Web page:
Becoming self-aware isn’t difficult, but it will be hard in the beginning. Becoming self-aware requires you to place humility above hubris, and to place a higher value on truth than you do on your ability to rationalize and justify your thinking. I’d encourage you to stay the course as few things of value come easily. Thoughts?

Personal Branding Done Right

By Mike Myatt, Chief Strategy Officer, N2growth

Personal Branding Done Right

So what’s the big deal about personal branding? The mere mention of this topic sparks intense emotions and frothy debate. The legions of personal branding advocates believe it’s the great brand equalizer, and the growing constituency of disgruntled adversaries see it as little more than the latest form of snake-oil. So which is it? The answer is for you to decide…I’ll frame both sides of the argument and let you draw your own conclusions.

I have written often on the subject of personal branding, and some of my practice focuses on shaping the personal brands of executives and entrepreneurs. Needless to say, I’m a huge believer in personal branding. That said, much of my writing sides with the skeptics as I’m not a fan of the type of  “instant personal branding” preached by so many these days. If this sounds a bit schizophrenic, it probably is; but stick with me as there is a lot of meat that follows.

Want to build a strong personal brand? Let your actions speak louder than your words. Be the best at what you do, be authentic, be honest, be focused on helping others, and above all else, add value in the performace of your work. If you focus on making a certainty of execution synonymous with your name, you won’t have to promote yourself as others will do it for you. Strength of personal character and reputation are your personal brand. If you’re good enough, your personal brand will precede you, and you won’t need to shout it from the roof tops.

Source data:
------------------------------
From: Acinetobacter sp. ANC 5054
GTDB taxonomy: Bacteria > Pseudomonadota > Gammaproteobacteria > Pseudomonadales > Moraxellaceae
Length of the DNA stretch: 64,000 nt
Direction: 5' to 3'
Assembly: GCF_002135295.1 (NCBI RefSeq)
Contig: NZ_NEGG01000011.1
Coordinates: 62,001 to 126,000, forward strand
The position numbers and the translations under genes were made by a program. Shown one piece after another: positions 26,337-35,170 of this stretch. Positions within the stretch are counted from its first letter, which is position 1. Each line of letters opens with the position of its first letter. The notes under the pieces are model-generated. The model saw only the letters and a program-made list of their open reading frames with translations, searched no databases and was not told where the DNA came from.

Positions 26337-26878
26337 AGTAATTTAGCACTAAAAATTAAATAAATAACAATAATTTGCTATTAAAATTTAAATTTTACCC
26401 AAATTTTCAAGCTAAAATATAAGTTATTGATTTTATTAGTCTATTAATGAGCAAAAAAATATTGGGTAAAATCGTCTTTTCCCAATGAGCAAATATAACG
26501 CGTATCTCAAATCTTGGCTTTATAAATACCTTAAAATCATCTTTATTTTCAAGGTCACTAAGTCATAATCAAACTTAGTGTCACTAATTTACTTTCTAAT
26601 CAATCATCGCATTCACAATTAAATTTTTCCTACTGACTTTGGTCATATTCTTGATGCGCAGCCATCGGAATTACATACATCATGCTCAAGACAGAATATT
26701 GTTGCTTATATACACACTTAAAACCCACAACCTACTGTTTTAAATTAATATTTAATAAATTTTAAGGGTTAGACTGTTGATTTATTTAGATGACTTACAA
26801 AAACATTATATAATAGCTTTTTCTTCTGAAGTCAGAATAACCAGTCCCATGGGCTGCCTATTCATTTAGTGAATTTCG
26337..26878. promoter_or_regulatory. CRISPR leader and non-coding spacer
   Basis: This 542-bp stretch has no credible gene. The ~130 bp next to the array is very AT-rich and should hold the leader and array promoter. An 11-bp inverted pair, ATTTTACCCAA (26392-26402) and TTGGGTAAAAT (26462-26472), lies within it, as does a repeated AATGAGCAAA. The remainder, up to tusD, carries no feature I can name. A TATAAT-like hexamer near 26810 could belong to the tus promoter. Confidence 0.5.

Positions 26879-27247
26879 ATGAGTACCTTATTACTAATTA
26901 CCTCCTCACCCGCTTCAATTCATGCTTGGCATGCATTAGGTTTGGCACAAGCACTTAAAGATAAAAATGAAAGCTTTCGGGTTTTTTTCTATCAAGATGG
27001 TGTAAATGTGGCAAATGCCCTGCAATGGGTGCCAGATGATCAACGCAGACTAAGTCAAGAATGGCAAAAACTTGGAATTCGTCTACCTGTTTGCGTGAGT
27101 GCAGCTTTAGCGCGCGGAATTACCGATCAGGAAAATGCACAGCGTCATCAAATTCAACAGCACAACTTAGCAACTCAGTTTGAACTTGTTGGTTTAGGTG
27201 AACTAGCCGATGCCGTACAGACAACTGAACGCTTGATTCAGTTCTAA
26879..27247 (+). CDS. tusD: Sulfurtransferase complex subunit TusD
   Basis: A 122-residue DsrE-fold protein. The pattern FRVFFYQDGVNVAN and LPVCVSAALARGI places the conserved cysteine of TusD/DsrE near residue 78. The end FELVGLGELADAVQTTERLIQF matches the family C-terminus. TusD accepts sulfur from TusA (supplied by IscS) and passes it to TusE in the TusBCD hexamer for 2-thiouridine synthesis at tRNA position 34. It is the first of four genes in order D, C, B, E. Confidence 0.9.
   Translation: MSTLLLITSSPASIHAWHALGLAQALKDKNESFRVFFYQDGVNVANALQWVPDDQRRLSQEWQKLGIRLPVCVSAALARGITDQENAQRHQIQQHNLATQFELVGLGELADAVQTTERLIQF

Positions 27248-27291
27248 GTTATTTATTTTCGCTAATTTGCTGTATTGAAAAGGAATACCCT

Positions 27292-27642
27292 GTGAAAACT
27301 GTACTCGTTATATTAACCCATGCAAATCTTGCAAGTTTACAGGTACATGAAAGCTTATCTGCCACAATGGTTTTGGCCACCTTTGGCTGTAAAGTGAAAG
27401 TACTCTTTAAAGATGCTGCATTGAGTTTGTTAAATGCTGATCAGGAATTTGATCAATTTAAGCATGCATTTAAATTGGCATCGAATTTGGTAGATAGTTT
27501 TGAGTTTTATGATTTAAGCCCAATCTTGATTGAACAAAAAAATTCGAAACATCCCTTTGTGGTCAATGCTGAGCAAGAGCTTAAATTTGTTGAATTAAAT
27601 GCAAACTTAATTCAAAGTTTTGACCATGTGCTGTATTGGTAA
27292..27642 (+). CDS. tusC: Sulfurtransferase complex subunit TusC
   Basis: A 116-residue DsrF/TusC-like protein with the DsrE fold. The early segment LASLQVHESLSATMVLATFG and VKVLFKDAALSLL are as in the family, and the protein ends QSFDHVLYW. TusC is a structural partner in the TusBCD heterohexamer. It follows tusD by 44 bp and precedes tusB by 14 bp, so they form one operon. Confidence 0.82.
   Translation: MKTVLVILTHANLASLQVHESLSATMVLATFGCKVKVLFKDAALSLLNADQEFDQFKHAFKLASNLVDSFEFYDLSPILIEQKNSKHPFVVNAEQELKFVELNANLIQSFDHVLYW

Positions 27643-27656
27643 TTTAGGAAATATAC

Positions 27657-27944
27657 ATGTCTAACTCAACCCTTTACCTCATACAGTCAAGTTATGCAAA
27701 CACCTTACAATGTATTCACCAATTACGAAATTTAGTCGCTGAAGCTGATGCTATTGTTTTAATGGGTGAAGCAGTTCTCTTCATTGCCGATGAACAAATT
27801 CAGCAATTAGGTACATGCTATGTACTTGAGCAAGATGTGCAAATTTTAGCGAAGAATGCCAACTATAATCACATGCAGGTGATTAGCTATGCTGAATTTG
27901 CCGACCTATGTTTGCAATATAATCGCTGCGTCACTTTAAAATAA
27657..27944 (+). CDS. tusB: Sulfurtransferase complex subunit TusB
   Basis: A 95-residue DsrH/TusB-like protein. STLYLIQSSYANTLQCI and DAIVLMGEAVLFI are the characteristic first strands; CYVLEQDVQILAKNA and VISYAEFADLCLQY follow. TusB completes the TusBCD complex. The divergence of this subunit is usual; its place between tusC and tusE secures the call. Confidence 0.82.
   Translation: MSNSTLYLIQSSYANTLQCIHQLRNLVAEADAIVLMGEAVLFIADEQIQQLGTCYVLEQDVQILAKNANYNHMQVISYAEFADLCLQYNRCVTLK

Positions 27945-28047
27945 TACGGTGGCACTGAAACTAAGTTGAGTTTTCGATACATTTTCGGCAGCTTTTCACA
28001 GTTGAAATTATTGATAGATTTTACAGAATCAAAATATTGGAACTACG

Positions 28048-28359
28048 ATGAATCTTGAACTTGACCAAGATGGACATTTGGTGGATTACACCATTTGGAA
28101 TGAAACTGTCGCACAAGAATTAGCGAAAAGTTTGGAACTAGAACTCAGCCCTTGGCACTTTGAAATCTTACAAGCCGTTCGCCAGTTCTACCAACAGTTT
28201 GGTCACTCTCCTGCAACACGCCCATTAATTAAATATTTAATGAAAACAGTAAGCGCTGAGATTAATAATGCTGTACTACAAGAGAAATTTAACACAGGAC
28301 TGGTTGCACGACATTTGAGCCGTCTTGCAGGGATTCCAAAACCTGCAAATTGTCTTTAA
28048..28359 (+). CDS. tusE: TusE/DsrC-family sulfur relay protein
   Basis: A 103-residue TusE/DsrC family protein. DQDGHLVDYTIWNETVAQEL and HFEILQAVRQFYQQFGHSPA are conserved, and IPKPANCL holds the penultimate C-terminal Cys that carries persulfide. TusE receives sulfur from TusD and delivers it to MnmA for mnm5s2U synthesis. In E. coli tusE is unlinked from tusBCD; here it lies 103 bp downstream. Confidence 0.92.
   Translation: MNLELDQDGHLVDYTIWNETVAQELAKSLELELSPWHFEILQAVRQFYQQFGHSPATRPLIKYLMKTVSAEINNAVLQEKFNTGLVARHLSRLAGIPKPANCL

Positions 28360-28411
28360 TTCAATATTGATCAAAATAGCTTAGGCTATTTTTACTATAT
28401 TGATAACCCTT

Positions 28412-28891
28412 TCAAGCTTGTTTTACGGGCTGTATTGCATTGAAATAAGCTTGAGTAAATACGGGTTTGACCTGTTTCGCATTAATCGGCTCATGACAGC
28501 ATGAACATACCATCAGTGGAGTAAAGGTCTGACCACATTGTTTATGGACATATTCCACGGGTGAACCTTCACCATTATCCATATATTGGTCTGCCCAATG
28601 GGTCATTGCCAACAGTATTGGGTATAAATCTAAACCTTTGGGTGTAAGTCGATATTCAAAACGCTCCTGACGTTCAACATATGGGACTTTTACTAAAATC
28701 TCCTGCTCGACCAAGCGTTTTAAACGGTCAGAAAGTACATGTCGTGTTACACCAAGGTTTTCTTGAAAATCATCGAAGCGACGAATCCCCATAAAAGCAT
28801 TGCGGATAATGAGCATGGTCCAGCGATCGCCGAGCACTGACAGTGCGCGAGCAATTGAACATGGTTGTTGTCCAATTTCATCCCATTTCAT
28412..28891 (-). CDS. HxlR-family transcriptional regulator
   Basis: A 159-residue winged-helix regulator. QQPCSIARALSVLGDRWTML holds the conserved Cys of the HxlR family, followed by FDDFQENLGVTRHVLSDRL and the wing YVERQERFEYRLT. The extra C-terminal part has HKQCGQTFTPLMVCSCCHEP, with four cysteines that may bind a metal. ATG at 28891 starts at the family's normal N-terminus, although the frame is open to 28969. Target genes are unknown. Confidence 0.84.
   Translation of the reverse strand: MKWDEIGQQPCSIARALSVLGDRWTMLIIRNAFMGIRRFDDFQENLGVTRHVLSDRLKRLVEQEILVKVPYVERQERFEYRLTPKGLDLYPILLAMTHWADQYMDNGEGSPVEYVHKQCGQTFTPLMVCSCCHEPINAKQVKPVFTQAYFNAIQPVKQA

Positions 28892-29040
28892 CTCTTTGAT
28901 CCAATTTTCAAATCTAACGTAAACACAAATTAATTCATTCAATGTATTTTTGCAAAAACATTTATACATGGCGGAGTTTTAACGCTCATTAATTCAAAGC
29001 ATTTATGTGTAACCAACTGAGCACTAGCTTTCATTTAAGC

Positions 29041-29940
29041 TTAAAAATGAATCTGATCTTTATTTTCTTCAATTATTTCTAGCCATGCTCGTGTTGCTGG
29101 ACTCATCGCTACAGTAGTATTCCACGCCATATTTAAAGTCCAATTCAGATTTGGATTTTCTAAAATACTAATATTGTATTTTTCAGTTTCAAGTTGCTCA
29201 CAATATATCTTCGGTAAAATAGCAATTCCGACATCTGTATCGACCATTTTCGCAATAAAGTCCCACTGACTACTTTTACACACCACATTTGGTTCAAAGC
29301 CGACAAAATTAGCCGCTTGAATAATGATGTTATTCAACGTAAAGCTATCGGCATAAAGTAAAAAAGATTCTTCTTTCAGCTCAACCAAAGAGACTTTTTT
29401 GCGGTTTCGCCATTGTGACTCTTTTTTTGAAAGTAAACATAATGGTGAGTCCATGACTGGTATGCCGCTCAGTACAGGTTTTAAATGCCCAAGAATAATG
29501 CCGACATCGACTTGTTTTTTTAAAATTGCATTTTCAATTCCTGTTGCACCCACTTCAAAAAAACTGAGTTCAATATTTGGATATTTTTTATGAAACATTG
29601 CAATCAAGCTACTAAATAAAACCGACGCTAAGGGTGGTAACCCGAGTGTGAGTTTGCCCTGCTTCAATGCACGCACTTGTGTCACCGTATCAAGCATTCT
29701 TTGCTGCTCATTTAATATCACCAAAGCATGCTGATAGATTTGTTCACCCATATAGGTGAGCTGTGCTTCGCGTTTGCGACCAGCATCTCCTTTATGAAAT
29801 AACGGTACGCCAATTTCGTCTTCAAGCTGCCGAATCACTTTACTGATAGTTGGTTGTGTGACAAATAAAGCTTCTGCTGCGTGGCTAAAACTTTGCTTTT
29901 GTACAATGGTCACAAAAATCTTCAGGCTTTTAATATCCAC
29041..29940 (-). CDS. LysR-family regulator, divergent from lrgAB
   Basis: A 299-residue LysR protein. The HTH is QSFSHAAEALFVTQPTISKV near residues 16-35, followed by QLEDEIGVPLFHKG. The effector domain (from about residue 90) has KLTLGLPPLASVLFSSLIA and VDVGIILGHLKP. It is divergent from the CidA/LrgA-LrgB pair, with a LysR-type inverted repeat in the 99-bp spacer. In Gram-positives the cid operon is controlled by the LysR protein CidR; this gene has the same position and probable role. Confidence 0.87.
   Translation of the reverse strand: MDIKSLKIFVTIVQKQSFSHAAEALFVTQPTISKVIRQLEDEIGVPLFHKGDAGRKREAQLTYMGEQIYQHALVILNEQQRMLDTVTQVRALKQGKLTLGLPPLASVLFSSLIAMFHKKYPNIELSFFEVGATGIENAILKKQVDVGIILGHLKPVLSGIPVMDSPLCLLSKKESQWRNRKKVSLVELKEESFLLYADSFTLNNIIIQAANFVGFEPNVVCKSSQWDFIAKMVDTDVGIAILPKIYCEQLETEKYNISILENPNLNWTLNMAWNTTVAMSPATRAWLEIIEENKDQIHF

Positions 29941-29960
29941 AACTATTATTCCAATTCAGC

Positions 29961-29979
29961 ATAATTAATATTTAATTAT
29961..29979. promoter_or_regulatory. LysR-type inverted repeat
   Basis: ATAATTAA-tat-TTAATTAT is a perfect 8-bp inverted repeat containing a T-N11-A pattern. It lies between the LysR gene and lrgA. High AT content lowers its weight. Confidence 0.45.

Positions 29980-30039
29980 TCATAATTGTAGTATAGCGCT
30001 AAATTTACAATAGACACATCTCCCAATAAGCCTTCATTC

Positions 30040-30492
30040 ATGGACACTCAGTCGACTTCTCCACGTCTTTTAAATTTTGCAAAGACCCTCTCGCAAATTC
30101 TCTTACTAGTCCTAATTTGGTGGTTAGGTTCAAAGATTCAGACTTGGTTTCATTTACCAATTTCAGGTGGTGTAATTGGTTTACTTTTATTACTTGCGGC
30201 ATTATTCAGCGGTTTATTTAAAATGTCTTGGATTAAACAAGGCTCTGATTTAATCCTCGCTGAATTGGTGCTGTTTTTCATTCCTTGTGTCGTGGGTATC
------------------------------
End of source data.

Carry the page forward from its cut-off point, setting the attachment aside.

Let me break it down as simply as I can…There are two types of personal brands: 1.) The personal brand created by your character, work, and reputation, and; 2.) The personal brand contrived to make up for a lack of the aforementioned items. The former is a personal brand that is authentic, sustainable, and valuable, while the latter is just hype and spin that will eventually get lost in the noise and be seen for what it is…form over substance.

To be clear, I have nothing against leveraging the positioning and promotion of real talent/ability, or up-and-coming talent/ability, but I have everything against blatant self-promotion by those who pretend to be something they are not. Regrettably, the fake it until you make crowd is burgeoning at a rapid pace due to personal branding efforts based upon a lack of integrity. If you have to market yourself as a thought leader, then you are NOT. A sustainable brand is far more than a contrivance for personal glorification – it is a reflection of what you do, but more importantly, who you are and what you stand for.

So what’s the big deal you ask? Shouldn’t everyone have the chance to put their stamp on the world? Perhaps, but the problem with glory hounds is that they take opportunities away from those who deserve them, muddy the waters for undiscerning consumers, and serve to create unnecessary havoc in a market not in need of such distractions.

The reality is that most of us will probably never achieve the status of icons, nor do most of us really aspire to that end. However increasing your personal brand equity is good for adding value to your company’s brand, leveraging your earning power, and improving your job security and/or marketability. Personal branding is far more than an ego-play; it is smart business assuming it is done properly.